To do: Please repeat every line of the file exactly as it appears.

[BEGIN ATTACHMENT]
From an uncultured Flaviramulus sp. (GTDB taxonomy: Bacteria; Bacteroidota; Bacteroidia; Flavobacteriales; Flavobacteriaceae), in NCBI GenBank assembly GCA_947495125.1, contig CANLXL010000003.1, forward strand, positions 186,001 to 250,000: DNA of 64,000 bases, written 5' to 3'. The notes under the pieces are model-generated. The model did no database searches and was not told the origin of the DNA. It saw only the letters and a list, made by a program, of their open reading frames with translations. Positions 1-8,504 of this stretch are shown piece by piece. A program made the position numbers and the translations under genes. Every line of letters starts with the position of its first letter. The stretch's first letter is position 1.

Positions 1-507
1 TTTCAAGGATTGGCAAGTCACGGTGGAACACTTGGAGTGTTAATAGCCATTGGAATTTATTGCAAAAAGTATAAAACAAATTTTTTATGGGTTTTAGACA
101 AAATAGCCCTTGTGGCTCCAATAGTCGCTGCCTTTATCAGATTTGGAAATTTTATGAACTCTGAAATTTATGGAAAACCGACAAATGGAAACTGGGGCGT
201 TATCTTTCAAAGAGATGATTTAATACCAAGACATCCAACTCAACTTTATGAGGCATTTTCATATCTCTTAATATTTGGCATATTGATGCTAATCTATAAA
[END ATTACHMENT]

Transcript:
From an uncultured Flaviramulus sp. (GTDB taxonomy: Bacteria; Bacteroidota; Bacteroidia; Flavobacteriales; Flavobacteriaceae), in NCBI GenBank assembly GCA_947495125.1, contig CANLXL010000003.1, forward strand, positions 186,001 to 250,000: DNA of 64,000 bases, written 5' to 3'. The notes under the pieces are model-generated. The model did no database searches and was not told the origin of the DNA. It saw only the letters and a list, made by a program, of their open reading frames with translations. Positions 1-8,504 of this stretch are shown piece by piece. A program made the position numbers and the translations under genes. Every line of letters starts with the position of its first letter. The stretch's first letter is position 1.

Positions 1-507
1 TTTCAAGGATTGGCAAGTCACGGTGGAACACTTGGAGTGTTAATAGCCATTGGAATTTATTGCAAAAAGTATAAAACAAATTTTTTATGGGTTTTAGACA
101 AAATAGCCCTTGTGGCTCCAATAGTCGCTGCCTTTATCAGATTTGGAAATTTTATGAACTCTGAAATTTATGGAAAACCGACAAATGGAAACTGGGGCGT
201 TATCTTTCAAAGAGATGATTTAATACCAAGACATCCAACTCAACTTTATGAGGCATTTTCATATCTCTTAATATTTGGCATATTGATGCTAATCTATAAA